reviewed by Steve Sailer
UPI, May 9, 2002
"Unfaithful," a heartbreaking thriller featuring career performances by Richard Gere and Diane Lane, is the masterpiece of director Adrian Lyne's spectacular but underrated career.
This film is so strong, so artistically mature, that it's time to reassess Lyne, a critically despised but aesthetically gifted visualizer.
Lyne is frequently denounced for making hits that embody cresting social trends. He symbolized the aerobic exercise craze in 1983's "Flashdance;" the demise of the Sexual Revolution in 1987's "Fatal Attraction;" and the dying out of Anita Hill-era hysteria over sexual harassment in 1993's "Indecent Proposal."
Yet, Lyne is also routinely slammed for directing other films that flop because they are out of touch with their times. He has not had a movie released in the U.S. in nine years. His 1997 "Lolita" could not even find a distributor here. Although Vladimir Nabokov's 1958 book was voted the second-best novel of the 20th century, "Lolita" is still the story of a child molester, which isn't exactly prime subject matter these days.
Similarly, Lyne shot "9 1/2 Weeks" in 1983, but couldn't get it in theatres for three years because it was thought too erotic for a market growing more conservative about sex. It eventually tanked at the box office in 1986.
Yet, Lyne enjoyed the last laugh when "9 1/2 Weeks" took off on home video. It launched an entire genre of "couples' erotica."
Although "Unfaithful" includes almost as much sex as "9 1/2 Weeks," I didn't find either movie arousing. That's because Lyne portrayed neither Lane in "Unfaithful" nor Kim Basinger in "9 1/2" as sex objects. Instead, the actresses play the subjects with whom Lyne invites the audience, even the men, to identify.
The simplest explanation for Lyne's up and down career is that he is an artist who, when financially possible, does whatever he wants.
And what a visual artist he is! Beginning with his lyrical 1983 Diet Pepsi commercials, he's shown he has the Nabokovian eye. He reliably finds the one exquisite detail in an otherwise mundane setting, the obscure but evocative little object or action that illuminates webs of memory and desire.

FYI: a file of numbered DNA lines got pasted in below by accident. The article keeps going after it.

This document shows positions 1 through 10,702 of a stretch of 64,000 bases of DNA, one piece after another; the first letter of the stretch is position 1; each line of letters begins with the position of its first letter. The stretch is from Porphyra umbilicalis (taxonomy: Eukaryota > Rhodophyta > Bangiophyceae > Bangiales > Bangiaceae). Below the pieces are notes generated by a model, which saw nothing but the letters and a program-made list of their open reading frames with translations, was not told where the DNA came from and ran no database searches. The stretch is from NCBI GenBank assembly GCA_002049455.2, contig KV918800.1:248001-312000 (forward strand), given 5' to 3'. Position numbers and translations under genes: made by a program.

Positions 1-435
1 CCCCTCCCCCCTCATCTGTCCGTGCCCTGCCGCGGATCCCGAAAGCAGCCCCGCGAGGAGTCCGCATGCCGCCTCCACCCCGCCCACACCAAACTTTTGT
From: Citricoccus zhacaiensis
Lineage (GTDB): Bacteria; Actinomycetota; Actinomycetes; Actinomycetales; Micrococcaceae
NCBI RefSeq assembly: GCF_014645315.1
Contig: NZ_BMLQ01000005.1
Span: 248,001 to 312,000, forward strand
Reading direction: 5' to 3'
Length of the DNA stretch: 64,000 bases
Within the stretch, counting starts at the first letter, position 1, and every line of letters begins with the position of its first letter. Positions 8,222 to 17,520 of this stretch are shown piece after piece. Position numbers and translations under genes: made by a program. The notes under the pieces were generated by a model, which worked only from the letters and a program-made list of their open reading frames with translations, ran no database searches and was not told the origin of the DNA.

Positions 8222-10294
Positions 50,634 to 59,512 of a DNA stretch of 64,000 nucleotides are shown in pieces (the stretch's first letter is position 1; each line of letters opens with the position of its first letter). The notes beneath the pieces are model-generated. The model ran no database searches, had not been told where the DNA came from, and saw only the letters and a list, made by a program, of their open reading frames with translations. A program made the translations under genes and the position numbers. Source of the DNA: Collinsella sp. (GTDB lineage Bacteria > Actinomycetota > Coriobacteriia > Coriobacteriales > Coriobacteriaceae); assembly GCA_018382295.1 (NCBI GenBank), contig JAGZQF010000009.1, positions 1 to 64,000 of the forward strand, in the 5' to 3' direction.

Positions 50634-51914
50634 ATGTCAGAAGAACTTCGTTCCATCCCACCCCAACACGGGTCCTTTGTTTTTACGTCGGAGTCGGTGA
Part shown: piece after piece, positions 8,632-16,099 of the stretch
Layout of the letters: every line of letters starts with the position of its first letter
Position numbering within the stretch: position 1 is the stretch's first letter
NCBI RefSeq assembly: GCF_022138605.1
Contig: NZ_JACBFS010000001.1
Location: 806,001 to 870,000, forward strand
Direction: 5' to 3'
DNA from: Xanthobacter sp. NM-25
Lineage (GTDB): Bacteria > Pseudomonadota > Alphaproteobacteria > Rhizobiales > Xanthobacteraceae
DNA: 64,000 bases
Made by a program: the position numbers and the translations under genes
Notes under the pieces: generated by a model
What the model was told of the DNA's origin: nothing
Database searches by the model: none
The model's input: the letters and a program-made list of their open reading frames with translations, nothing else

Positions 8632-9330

The problem with Lyne's movies, though, has been their preposterousness. "Flashdance," for instance, is a delirious fantasy about a teenage girl who welds in a steel mill all day and dances in some kind of futuristic nightclub all night.
With "Unfaithful," Lyne finally has the classic, time-tested plot he's lacked. He responds by keeping his show-offy side under careful control.
The story might seem clichéd, at least before the tragic complications erupt. A beautiful woman (Lane) has a wealthy, loving, and handsome older husband (Gere) and a funny-looking but appealing little boy (Erik Per Sullivan, who plays Dewey on "Malcolm in the Middle"). Yet, she risks all this when she falls hard for a young French rake (Olivier Martinez of "Before Night Falls").
This seems like the stuff of a million straight-to-cable erotic thrillers. Yet, remember that adulterous love triangles are also at the heart of many of Western civilization's archetypal stories, from the tale of Arthur, Guinevere, and Lancelot down to "Casablanca."
"Unfaithful" was adapted from "La Femme Infidèle," the French New Wave director Claude Chabrol's celebrated 1969 anti-morality tale about how following bourgeois conventions leads to violence.
Lyne's ace screenwriters - double Oscar-winner Alvin Sargent ("Ordinary People" and "Julia") and William Broyles ("Apollo 13" and "Cast Away") - retain many of the well-crafted mechanics of the original thriller's plot. But they reverse the moral of Chabrol's story. In "Unfaithful," social rules against adultery aren't what drive people to bloodshed. As in "Fatal Attraction," it is violating bourgeois morality that opens the gates to primordial anarchy.
Both Diane Lane and Richard Gere enjoy dream roles. They play wealthy, well-organized people who think they can keep their clandestine passions hidden from each other, but can't.
Gere's natural gloominess, which caused him to look as if he despised even being seen in "Pretty Woman" with perky Julia Roberts, makes him ideal in the role of a decent man who senses that his world is collapsing.
Lane was a sensation as a beautiful 14-year-old in 1979's "A Little Romance." Yet, she then floundered for two decades before starring in "A Perfect Storm." With the dread age of 40 rapidly approaching, she was running out of chances to deliver a great lead performance. Like Barry Bonds hitting 73 home runs at the same age, Lane has come through in the clutch.
"Unfaithful" isn't going to rake in $115 million during its first weekend, as "Spider-Man" did. It's not even going to get consistently good reviews, because critics have seldom grasped Lyne's strengths. In the long run, though, "Unfaithful" will find an audience capable of appreciating its artistry.
Rated R for sexuality, language, and a scene of violence. It's for grown-ups.